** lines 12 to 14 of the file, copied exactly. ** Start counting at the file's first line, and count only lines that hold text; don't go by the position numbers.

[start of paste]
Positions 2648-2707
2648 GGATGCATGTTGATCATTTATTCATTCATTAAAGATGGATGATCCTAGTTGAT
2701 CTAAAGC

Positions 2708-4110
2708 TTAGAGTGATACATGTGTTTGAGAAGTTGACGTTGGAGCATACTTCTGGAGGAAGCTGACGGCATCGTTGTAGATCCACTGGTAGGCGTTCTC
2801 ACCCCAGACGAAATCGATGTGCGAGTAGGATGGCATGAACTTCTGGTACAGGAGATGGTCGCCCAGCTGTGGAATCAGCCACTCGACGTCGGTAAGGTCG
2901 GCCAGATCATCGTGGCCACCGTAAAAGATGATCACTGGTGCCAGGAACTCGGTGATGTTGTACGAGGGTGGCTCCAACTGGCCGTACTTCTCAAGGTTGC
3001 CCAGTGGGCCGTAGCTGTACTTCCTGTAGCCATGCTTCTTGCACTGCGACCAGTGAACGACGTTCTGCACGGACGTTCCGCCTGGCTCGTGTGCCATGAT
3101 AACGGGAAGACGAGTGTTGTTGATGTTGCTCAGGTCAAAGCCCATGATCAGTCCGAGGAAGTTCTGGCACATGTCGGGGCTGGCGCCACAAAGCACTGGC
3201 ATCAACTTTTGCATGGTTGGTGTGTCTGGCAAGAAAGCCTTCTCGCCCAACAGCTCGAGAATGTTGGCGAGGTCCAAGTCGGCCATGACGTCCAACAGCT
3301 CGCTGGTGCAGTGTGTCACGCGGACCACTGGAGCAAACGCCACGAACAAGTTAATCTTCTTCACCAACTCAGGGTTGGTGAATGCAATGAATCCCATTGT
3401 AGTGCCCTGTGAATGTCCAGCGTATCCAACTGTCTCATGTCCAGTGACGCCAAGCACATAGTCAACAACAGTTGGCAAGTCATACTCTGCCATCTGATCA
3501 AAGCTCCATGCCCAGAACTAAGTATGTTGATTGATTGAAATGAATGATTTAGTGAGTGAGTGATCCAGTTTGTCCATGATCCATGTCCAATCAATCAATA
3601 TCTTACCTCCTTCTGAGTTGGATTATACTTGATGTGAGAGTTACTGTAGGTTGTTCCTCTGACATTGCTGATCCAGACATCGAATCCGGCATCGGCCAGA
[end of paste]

3401 AGTGCCCTGTGAATGTCCAGCGTATCCAACTGTCTCATGTCCAGTGACGCCAAGCACATAGTCAACAACAGTTGGCAAGTCATACTCTGCCATCTGATCA
3501 AAGCTCCATGCCCAGAACTAAGTATGTTGATTGATTGAAATGAATGATTTAGTGAGTGAGTGATCCAGTTTGTCCATGATCCATGTCCAATCAATCAATA
3601 TCTTACCTCCTTCTGAGTTGGATTATACTTGATGTGAGAGTTACTGTAGGTTGTTCCTCTGACATTGCTGATCCAGACATCGAATCCGGCATCGGCCAGA